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Advancing the global dialogue on the value of water

Jennifer J. Sara's picture

Two weeks ago, on World Water Day (March 22), I was privileged to represent the World Bank’s Water Practice at a conference called: “Watershed: Replenishing Water Values for a Thirsty World” in Vatican, sponsored by the Pontifical Council for Culture of the Vatican, the Circle of Blue and the Club of Rome.

Pope Francis opened the conference and gave a special welcome. “I am happy that this meeting is taking place, for it represents yet another stage in the joint commitment of various institutions to raising consciousness about the need to protect water as a treasure belonging to everyone, mindful too of its cultural and religious significance,” he said. 

While I went to the event with high expectations, I had not expected the rush of emotion that I felt as the Pope delivered this message on water - and how intensely personal these words felt to me in my 30th year of working on delivering water and sanitation services to communities in developing countries.

Following the Papal blessing, Watershed Conference participants spent the next 6 hours sharing personal stories of successes as well as of urgency related to the value and values of water.

We heard that the one thing that ties all life on Earth together is water. Water is central to human existence and dignity. Water is needed for food, energy, and manufacturing. And water is an underpinning of peace and security.

Yet, today, we live in a world with a looming water crisis.  Unless we change the way we live, consume and produce, there won’t be enough clean water to sustain all of us in the future. While there will still be water in 30 years, water will become scarcer, much dirtier, and much more unpredictable to manage because of rapid population growth, expansive urbanization, industrialization, migration, and accelerating climate change.

This calls for a fundamental shift in how we value water and manage water resources.  At the Watershed Conference, I spoke to three deeply intertwined aspects of water: 


·         The first is Ecological.  Water is the essential natural resource that sustains all planetary functions. We need to learn much better how to share this finite resource amongst ourselves, as well as with all other species on Earth.  Not only do we consume too much and leave too little for other beings, but by doing so we undermine the very ecological systems that keep rivers flowing. We need to develop a “water conservation ethic”.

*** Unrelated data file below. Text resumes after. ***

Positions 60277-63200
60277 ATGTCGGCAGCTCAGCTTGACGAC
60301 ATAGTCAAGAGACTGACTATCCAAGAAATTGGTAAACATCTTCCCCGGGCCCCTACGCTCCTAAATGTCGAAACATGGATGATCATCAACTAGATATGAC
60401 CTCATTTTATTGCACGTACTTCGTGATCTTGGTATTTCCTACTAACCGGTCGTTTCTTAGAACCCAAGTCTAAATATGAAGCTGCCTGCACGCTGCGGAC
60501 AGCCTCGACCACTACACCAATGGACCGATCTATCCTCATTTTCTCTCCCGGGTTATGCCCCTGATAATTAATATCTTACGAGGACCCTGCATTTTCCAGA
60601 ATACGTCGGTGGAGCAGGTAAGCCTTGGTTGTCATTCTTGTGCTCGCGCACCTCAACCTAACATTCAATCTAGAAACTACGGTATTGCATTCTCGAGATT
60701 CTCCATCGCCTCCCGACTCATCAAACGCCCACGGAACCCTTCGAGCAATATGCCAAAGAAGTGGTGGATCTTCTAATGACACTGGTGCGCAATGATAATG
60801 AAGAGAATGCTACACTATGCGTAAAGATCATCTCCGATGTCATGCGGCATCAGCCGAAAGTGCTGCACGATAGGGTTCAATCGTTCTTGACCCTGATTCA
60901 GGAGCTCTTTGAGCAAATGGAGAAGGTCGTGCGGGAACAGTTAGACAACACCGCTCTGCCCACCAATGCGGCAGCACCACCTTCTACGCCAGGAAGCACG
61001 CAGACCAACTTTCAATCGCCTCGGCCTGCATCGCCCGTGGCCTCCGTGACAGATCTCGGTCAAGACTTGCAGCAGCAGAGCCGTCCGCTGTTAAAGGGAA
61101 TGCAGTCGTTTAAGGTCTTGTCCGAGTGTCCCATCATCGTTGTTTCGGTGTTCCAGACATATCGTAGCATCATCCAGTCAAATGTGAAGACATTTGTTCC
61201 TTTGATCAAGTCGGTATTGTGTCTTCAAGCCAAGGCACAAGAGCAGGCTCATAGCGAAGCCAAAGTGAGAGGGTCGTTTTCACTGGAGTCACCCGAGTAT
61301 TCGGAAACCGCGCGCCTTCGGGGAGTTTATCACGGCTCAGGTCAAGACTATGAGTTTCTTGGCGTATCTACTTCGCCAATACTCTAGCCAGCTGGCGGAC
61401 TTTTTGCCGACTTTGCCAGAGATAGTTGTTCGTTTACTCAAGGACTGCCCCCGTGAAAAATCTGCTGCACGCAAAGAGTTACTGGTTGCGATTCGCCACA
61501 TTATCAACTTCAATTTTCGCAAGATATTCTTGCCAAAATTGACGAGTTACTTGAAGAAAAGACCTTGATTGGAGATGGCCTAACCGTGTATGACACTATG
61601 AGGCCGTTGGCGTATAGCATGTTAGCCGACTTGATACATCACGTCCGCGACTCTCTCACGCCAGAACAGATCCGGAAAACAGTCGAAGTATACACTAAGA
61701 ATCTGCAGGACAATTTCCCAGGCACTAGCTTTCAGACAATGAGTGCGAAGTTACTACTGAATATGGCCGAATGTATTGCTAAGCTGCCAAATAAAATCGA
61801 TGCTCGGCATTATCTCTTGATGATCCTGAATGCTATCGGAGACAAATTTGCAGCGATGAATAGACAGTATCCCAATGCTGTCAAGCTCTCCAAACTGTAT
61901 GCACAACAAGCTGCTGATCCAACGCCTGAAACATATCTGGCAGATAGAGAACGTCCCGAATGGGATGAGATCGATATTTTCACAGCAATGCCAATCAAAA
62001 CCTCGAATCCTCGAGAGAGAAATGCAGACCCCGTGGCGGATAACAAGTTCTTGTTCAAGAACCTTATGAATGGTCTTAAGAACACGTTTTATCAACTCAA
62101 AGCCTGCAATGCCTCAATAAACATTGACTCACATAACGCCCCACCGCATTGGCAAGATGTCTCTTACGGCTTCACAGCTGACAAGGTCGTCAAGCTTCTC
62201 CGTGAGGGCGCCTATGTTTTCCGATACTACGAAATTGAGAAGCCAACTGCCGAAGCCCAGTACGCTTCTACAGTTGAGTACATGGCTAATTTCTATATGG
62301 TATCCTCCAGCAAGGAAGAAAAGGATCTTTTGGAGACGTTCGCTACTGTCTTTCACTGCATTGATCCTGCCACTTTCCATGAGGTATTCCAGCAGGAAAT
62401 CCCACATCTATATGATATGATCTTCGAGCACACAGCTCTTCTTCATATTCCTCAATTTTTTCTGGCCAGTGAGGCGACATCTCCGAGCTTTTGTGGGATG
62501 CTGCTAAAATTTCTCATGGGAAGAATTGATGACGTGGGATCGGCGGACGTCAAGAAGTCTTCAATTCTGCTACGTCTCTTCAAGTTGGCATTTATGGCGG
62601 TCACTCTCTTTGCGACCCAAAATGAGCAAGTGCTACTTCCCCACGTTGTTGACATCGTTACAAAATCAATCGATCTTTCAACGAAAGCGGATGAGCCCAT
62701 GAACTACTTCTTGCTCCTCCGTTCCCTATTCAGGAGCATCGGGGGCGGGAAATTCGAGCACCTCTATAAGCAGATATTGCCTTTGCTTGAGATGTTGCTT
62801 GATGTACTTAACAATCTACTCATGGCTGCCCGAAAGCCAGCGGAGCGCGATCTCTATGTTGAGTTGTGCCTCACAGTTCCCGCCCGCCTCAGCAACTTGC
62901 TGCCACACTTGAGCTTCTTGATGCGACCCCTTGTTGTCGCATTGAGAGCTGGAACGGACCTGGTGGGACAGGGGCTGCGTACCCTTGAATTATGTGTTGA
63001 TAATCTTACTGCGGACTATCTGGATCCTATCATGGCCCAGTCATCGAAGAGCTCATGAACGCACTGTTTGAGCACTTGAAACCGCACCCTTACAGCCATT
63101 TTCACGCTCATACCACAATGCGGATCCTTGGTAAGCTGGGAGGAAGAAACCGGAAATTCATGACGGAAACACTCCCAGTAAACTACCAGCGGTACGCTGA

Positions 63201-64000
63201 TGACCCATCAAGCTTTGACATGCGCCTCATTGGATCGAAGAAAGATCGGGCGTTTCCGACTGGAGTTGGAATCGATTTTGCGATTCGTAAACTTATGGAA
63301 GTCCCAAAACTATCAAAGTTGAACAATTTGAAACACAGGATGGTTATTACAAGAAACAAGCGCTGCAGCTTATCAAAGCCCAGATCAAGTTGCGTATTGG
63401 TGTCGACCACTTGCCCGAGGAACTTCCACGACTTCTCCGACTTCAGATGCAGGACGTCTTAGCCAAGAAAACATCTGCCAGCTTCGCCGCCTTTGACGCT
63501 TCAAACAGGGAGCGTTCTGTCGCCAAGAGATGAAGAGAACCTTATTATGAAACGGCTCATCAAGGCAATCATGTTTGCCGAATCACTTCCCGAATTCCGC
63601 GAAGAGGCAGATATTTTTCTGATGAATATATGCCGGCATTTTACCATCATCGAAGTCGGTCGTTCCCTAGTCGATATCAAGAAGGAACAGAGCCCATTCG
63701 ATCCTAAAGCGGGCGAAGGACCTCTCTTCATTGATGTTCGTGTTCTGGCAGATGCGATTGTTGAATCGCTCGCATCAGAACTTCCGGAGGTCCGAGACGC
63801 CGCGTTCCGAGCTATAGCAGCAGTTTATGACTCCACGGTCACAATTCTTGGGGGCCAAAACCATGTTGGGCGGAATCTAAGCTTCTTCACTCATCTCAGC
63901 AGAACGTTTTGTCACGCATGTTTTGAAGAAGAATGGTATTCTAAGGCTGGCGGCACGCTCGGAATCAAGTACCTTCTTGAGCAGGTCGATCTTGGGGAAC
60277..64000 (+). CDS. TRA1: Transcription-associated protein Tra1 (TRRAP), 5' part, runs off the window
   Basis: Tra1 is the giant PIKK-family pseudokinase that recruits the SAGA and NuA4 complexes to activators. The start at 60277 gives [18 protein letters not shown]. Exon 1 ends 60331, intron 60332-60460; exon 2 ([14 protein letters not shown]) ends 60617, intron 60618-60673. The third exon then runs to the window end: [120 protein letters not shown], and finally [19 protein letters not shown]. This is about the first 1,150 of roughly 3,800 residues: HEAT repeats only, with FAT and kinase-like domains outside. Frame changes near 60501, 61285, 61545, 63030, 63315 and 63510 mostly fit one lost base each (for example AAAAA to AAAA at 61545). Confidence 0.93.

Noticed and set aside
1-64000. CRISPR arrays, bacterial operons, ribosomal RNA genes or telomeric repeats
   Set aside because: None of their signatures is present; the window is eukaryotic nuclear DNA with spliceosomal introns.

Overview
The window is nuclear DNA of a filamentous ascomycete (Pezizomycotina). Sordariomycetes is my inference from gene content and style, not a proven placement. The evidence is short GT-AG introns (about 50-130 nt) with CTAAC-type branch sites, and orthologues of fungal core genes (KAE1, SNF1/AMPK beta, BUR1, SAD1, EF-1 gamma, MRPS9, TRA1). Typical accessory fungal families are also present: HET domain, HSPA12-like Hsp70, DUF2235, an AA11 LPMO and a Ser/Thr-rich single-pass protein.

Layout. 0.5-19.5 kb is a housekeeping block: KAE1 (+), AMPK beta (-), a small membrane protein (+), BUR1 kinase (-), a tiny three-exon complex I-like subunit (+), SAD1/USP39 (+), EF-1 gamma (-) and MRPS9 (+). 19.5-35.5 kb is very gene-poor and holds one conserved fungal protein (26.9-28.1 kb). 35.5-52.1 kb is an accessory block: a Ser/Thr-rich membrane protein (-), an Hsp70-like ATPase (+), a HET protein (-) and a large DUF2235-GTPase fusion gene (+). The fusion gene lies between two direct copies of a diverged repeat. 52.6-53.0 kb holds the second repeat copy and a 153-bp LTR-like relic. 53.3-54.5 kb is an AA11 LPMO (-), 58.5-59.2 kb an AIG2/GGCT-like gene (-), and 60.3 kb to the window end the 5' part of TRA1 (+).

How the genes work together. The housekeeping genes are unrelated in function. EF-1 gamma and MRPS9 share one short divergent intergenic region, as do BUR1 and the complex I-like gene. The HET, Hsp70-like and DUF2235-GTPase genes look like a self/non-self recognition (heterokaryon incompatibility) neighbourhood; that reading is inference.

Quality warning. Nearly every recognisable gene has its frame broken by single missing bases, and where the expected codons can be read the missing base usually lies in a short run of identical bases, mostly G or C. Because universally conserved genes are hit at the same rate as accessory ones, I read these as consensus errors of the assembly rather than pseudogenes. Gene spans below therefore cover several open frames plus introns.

·         Spiritual, cultural and social. Water is also central to the flourishing of all human cultures. The quest for water has always determined where people live, where cities were built, and it still influences the migration of humans and animals alike.  It has shaped legends, cultures and has united – as well as divided - societies. And sitting in the Vatican, one of the most spiritual places on Earth, we cannot help but to be reminded how closely water is linked to profound spiritual beliefs across the world.  Water represents our common humanity.
 
·         Economic. And finally, water is the common currency that connects all sectors of the economy and most of the 17 Sustainable Development Goals.  Inadequate water management can constrain economic growth, exacerbate poverty and make worse the negative effects of water shocks like floods and droughts. 
 
When we consider all of these aspects of water, what we are looking for is that sweet spot in middle of these three circles that brings us all together: a place of shared value that a society has towards water. 

We then need to translate ‘shared value for water’ into water management systems that can deliver efficient, affordable, sustainable and inclusive services, while at the same time safeguard the ecological integrity of the resource. We need to stop wasting water, stop polluting it, and enable universal access to those humans and ecosystems in need.